How to Get Your Yard Ready for Spring

 April 15, 2020
Radius X Series mowing a lawn in the spring

If you’re getting cabin fever and get a mild day, why not work on getting your yard ready for spring? Even if you already started mowing this spring, your yard could probably use some clean-up. This is also a good time to identify longer term projects and improvements you want to tackle this year.

Look for damage to trees, especially broken limbs that should be taken down by an arborist. And check that any fencing is in good repair. Prune small shrubs and tidy flower beds. If you have mulched areas, add a new layer of mulch to help control weeds and to provide nutrients as those perennials and bulbs begin to grow.

Next, turn your attention to the grass. Rake out beds with ground cover and under bushes. Look for snow mold and other fungal infections, and identify low spots or thin areas. Check the thatch layer – if it’s more than ½” deep, plan on dethatching once the grass begins to grow.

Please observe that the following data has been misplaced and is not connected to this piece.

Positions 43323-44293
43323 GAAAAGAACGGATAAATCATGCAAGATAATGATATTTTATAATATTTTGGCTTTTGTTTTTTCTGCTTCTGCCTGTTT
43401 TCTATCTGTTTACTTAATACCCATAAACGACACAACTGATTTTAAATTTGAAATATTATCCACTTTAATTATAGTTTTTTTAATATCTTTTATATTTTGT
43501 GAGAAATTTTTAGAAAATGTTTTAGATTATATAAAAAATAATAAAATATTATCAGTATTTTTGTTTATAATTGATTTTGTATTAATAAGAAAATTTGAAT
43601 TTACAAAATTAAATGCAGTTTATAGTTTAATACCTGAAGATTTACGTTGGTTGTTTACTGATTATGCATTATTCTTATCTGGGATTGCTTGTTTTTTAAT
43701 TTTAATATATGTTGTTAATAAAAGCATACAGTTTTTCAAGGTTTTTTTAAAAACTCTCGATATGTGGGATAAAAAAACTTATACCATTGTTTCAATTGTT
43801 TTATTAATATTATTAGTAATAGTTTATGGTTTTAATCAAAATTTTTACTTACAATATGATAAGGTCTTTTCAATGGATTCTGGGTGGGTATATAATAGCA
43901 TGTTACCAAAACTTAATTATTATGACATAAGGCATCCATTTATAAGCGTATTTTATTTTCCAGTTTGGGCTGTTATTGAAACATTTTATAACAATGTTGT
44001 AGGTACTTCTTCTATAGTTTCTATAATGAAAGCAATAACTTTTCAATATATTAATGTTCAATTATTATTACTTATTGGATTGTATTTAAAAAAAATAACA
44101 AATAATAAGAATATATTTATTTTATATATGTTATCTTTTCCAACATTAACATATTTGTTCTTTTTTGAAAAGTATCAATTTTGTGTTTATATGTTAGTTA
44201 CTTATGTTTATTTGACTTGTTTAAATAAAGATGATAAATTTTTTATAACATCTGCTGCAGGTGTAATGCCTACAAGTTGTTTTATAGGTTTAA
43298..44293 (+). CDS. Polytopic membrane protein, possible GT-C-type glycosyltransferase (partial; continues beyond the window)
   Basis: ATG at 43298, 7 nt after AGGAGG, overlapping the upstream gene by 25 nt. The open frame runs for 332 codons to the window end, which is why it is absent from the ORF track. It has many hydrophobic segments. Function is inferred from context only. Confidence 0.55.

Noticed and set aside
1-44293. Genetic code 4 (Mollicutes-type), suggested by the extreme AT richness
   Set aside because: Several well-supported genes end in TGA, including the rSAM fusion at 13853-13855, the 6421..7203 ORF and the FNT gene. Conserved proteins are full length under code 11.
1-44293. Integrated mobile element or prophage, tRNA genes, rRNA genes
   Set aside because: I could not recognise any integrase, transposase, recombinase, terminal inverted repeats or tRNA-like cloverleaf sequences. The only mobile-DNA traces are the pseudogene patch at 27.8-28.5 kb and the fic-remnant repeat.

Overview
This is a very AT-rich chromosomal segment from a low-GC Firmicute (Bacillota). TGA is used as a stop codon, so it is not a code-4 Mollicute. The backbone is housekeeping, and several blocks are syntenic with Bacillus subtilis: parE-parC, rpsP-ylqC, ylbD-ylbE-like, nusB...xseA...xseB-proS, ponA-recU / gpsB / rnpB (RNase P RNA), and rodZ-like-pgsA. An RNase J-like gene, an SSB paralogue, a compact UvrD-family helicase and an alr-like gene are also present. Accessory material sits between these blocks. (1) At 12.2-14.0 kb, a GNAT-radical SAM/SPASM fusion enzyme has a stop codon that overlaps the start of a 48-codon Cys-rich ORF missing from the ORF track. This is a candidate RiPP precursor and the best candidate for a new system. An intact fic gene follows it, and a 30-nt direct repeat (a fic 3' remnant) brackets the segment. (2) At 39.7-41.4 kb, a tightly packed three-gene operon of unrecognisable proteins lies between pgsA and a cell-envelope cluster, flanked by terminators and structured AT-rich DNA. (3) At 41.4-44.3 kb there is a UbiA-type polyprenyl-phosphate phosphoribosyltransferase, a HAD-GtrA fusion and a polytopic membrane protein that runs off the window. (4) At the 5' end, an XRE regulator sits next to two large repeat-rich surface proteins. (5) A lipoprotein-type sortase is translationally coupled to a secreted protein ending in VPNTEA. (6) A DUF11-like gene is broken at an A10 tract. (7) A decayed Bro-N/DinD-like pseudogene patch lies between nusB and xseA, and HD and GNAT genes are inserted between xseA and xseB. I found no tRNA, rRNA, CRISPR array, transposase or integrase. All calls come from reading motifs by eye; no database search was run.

If it’s warm enough, you can aerate. Ideal soil temperature for spring aeration is 50-65 degrees. Aeration helps break up compacted soil and allows for better nutrient and water absorption by the roots, allowing your lawn to take full advantage of its prime growing season.

Once the soil temps reach 55 degrees, fertilizing your lawn is also a good idea. Take the time to identify the grass types in your lawn, as well as your soil type. A local lawn and garden center can help you identify an optimal fertilizer for your grass blend and soil type.

If you won’t be overseeding or reseeding areas of your lawn, you can treat it with a pre-emergent herbicide.

Now that your yard is spring ready, you can look forward to the busy mowing season ahead. If you haven’t starting mowing yet, learn when you should mow your lawn for the first time in the spring. For a list of lawn tasks by month, check out our month-by-month lawncare infographic at Exmark’s Backyard Life.